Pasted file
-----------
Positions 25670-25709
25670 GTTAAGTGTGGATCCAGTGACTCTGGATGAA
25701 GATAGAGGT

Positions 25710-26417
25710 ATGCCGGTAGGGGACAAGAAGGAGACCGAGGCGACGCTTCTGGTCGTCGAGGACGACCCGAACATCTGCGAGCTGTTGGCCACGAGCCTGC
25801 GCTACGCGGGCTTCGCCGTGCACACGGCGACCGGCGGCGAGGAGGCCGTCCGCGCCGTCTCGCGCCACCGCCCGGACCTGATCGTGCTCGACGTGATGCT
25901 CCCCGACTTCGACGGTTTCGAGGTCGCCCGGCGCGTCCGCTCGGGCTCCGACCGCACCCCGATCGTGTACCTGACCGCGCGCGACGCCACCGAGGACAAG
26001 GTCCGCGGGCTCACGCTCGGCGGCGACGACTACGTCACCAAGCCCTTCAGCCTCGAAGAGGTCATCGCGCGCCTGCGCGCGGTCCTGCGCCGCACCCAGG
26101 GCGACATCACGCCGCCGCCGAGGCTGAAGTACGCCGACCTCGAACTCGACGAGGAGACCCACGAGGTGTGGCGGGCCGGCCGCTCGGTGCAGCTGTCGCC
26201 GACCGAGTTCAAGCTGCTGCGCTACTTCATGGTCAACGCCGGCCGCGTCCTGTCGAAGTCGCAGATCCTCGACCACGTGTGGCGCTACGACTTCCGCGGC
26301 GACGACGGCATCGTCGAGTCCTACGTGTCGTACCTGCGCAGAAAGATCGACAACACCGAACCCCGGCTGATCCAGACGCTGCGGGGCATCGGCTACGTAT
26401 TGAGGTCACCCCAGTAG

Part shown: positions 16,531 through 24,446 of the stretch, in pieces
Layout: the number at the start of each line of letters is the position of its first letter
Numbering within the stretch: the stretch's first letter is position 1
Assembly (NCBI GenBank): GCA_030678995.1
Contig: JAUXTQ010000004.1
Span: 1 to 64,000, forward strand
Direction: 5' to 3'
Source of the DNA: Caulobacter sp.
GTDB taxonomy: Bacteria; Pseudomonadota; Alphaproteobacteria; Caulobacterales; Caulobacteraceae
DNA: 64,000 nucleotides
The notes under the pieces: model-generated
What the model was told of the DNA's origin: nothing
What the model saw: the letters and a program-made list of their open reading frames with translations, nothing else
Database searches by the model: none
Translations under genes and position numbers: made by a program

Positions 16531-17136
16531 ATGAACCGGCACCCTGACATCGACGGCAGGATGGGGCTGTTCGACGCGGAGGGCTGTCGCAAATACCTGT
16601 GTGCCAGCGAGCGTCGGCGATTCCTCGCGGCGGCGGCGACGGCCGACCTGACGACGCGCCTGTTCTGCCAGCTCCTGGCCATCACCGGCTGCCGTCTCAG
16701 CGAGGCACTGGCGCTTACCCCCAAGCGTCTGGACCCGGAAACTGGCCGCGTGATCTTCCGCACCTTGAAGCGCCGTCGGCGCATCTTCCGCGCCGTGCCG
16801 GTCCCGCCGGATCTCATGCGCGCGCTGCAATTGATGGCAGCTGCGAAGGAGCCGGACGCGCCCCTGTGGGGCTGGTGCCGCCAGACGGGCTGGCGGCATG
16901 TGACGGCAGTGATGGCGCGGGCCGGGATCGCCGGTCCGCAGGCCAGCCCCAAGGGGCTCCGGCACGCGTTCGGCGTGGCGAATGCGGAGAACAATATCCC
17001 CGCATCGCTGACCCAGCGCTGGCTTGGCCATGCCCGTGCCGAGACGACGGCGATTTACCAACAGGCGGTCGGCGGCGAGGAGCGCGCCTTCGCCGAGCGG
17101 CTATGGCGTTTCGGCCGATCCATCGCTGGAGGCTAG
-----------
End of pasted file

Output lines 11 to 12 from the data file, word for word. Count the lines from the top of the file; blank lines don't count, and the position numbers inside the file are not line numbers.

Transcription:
26301 GACGACGGCATCGTCGAGTCCTACGTGTCGTACCTGCGCAGAAAGATCGACAACACCGAACCCCGGCTGATCCAGACGCTGCGGGGCATCGGCTACGTAT
26401 TGAGGTCACCCCAGTAG